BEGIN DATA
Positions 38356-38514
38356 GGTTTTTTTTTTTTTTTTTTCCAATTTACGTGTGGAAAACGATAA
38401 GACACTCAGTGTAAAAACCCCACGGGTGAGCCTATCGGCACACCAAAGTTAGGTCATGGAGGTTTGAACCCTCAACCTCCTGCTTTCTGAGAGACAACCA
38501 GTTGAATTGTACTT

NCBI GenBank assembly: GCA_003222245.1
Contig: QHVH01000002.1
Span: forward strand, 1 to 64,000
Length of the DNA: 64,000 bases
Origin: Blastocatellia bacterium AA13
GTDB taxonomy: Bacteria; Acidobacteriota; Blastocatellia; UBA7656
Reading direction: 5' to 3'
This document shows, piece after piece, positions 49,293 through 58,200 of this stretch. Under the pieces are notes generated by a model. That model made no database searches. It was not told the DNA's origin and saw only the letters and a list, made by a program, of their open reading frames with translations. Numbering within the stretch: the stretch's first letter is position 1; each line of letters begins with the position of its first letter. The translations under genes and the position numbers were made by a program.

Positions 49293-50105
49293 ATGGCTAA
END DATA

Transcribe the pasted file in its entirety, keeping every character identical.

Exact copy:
Positions 38356-38514
38356 GGTTTTTTTTTTTTTTTTTTCCAATTTACGTGTGGAAAACGATAA
38401 GACACTCAGTGTAAAAACCCCACGGGTGAGCCTATCGGCACACCAAAGTTAGGTCATGGAGGTTTGAACCCTCAACCTCCTGCTTTCTGAGAGACAACCA
38501 GTTGAATTGTACTT

NCBI GenBank assembly: GCA_003222245.1
Contig: QHVH01000002.1
Span: forward strand, 1 to 64,000
Length of the DNA: 64,000 bases
Origin: Blastocatellia bacterium AA13
GTDB taxonomy: Bacteria; Acidobacteriota; Blastocatellia; UBA7656
Reading direction: 5' to 3'
This document shows, piece after piece, positions 49,293 through 58,200 of this stretch. Under the pieces are notes generated by a model. That model made no database searches. It was not told the DNA's origin and saw only the letters and a list, made by a program, of their open reading frames with translations. Numbering within the stretch: the stretch's first letter is position 1; each line of letters begins with the position of its first letter. The translations under genes and the position numbers were made by a program.

Positions 49293-50105
49293 ATGGCTAA